The overall cost of the new campaign, which is supported by Qantas, American Airlines and Wine Australia, is $29m. If that sounds like a lot it’s worth noting that Americans spend around $3bn a year on trips down under, a figure forecast to reach $3.6-$4bn by 2020. This campaign aims to boost that annual spend to $4.8bn.
The campaign also includes a series of online videos called ‘Why Australia’ where Danny McBride chats ‘talk show-style' with Chris Hemsworth, Curtis Stone, Matt Wright and Jessica Mauboy. To convert interest into bookings, tailored travel itineraries and destination information has been published on Australia.com. This is supported by a campaign ‘marketplace’ which has airfare and holiday offers from industry partners.
The Rights-holder – NFL's ‘Dirty Dancing’
NFL has had a rocky season, mainly as a result of the protests against police brutality that have seen several high-profile players kneel during the national anthem. Could Super Bowl’s seven-per-cent drop in viewing be explained by a viewer boycott among those offended by the gesture?
Levelwing CEO Steve Parker Jr says it is too early to evaluate if the Super Bowl’s ratings decline was caused by fan anger about the protest, but he thinks it is more likely the result of the Patriots reaching the final three times in the last four years: “Fans can lose interest if a sporting event gets too repetitive.”
CSM North America president Rob McQueen also doubts that the decline is down to politics: “You see a lot of the same politics in NBA but that is regarded as being culturally relevant by consumers and the marketing industry. I think the problem is the NFL is in a down cycle that might have been triggered by too many rules. A lot of people call it the ‘no fun’ league.”
McQueen says there are signs the NFL has recognised its problem and is trying to respond. In May, for example, it lifted its prohibition on flamboyant player celebrations “and during Super Bowl it took a very different and unexpected path with its ‘Dirty Dancing’ promotion. Among my peers that has been the real talking point of the last few days because it’s the most fun that NFL has been off the field for the last few years.”
The promo, which featured New York Giants players Eli Manning and Odell Beckham Jr., has been one of the hits of Super Bowl LII and McQueen believes it might help NFL get out of its rut. “If they can continue that self-deprecating humour into the off season they might change the conversation.”
The Sponsors – Pepsi, US Bank, Rovio
Aside from the game itself, most media attention around the Super Bowl is on brands buying spot ads. But there are also high-profile sponsors connected to the event such as half-time sponsor Pepsi and stadium sponsor US Bank.
This year, Pepsi’s half-time activity centred on a show by Justin Timberlake, which most critics felt to be underwhelming. Nevertheless, Apex Marketing Group reckons the value of brand exposure to Pepsi was still huge. AMG’s president Eric Smallwood says: “Our view is that Pepsi had one of its best half times for years, with brand exposure worth $32m. As a bonus, PepsiCo’s Gatorade brand generated around $2m in media value from the player dunk at the end of the game.”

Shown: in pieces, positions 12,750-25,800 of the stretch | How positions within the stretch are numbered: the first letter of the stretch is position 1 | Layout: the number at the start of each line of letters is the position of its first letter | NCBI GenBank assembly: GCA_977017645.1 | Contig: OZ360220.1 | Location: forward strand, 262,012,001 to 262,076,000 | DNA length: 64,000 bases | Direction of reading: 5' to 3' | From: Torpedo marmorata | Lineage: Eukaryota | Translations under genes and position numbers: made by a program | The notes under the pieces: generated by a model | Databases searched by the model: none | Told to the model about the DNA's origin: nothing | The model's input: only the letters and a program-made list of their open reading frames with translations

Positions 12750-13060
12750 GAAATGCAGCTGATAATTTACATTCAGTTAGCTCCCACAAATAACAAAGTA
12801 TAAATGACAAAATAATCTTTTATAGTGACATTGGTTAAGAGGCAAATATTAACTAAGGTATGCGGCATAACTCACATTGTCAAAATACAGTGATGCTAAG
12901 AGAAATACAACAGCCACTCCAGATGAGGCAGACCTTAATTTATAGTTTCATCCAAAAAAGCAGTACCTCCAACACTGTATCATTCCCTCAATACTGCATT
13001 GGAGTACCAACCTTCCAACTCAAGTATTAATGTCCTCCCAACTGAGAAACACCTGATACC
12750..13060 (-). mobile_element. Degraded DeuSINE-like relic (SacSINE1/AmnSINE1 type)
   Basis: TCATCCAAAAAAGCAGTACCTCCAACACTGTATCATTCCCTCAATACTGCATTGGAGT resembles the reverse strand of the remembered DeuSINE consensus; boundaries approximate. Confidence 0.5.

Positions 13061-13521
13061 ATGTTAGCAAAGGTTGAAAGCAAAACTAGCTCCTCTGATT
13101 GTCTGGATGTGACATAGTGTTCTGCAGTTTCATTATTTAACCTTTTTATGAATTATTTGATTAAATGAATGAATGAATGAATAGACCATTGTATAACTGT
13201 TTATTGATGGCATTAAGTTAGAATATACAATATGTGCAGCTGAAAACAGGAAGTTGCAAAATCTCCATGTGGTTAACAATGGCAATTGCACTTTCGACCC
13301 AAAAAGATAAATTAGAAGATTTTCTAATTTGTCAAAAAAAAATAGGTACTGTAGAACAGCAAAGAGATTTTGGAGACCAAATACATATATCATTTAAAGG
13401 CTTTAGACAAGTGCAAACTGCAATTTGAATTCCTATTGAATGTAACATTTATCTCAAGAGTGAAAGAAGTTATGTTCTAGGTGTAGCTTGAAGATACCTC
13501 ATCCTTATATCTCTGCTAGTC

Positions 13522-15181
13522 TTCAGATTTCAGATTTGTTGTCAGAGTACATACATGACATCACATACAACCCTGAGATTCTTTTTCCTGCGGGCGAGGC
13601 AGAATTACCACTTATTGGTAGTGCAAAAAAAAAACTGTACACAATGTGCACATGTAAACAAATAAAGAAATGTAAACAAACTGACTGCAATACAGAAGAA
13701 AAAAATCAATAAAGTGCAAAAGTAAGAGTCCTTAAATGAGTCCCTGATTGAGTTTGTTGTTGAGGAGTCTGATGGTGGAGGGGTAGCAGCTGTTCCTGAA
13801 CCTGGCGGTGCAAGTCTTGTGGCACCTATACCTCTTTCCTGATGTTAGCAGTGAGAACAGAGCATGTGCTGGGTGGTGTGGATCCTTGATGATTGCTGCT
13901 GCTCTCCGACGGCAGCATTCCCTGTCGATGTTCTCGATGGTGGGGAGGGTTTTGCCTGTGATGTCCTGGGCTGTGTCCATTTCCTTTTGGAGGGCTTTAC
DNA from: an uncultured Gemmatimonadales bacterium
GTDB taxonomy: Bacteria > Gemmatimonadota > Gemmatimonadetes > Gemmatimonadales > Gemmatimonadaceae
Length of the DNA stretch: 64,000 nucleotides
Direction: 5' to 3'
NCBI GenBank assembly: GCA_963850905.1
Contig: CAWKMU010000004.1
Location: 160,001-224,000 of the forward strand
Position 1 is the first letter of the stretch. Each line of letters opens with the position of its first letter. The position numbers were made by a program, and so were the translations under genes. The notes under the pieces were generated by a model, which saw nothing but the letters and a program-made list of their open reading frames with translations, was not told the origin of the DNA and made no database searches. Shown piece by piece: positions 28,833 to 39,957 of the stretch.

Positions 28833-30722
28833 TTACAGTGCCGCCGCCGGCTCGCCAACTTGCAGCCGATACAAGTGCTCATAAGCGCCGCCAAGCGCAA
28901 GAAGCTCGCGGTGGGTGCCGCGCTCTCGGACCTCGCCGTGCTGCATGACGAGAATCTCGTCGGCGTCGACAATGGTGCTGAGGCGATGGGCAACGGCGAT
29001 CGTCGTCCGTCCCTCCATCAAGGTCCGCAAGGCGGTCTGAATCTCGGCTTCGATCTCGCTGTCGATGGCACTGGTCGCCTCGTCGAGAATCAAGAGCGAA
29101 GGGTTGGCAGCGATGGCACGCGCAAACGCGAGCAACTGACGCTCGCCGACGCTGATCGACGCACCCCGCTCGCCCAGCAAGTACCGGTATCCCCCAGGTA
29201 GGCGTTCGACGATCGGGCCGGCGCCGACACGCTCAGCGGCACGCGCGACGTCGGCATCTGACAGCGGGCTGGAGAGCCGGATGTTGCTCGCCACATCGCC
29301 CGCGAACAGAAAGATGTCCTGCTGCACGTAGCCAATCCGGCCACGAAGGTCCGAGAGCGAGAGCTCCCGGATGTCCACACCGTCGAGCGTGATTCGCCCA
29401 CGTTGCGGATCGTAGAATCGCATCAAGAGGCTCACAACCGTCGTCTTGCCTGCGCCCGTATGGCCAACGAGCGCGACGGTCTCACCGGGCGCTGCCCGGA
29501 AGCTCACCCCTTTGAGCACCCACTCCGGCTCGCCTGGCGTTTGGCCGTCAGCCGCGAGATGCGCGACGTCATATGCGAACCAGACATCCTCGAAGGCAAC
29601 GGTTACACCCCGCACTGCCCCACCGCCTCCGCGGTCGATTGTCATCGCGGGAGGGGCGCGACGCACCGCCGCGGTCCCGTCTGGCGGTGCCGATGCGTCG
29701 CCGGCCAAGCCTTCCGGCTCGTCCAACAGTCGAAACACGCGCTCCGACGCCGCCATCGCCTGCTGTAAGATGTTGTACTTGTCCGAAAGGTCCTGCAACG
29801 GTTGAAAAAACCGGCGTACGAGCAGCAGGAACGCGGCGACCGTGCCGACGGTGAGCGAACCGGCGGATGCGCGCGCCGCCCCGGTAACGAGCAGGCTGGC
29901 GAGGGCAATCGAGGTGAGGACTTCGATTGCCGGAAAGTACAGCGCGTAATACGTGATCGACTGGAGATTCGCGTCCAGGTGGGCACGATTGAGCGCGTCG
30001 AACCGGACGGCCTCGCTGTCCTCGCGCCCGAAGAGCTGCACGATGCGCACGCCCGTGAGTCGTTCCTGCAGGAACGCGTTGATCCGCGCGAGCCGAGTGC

Apex’s brand exposure analysis also shows that US Bank generated great ROI in terms of exposure. “Because of its presence during key moments like the coin toss, we reckon US Bank generated around $38m in value. It has some smart signage placement – better than most stadium sponsors.”
PepsiCo ran ads for its flagship brand as well as Doritos and Mountain Dew. It also teamed up with Google to enable audiences to watch an augmented reality/virtual reality version of the main Pepsi execution ‘This is the Pepsi’ using their mobile device or desktop.
Suzana Apelbaum, group creative director, Google Brand Unit explains: “Pepsi’s commercial takes viewers on a journey through some of the brand’s iconic moments. In Pepsi Go Back we collaborated on an experience where fans travel through time and step into Pepsi commercials that became some of their biggest pop culture milestones.”
US Bank’s activation around the event mainly focused on Minneapolis, home to both the stadium and the bank itself. During the week of the event, it placed ads at a light rail station near the stadium, and also created Super Bowl-branded ATMs that invited customers to donate to the American Red Cross.
Pepsi and US Bank also joined forces with the NFL, Aramark and the Minnesota Sports Facilities Authority on a campaign called Rush2Recycle, which set out to recover more than 90 per cent of stadium waste. This strategy aimed to leave a positive green legacy in the Super Bowl host city, and create a playbook for other leagues, teams, site operators and fans to follow.
Another sponsor that made good use of its Super Bowl association was game company Rovio, which joined forces with the NFL to release a Super Bowl-themed version of Angry Birds 2 and Angry Birds Evolution. As with the NFL’s own ‘Dirty Dancing’ promotion, the partnership also has brand benefits for the league itself, says Michelle Micone, NFL SVP of consumer products: “Our partnership with Rovio illustrates the NFL’s desire to engage fans through unique experiences. The Angry Birds portfolio provides an excellent platform to reach millions of mobile gamers and football fans around the world.”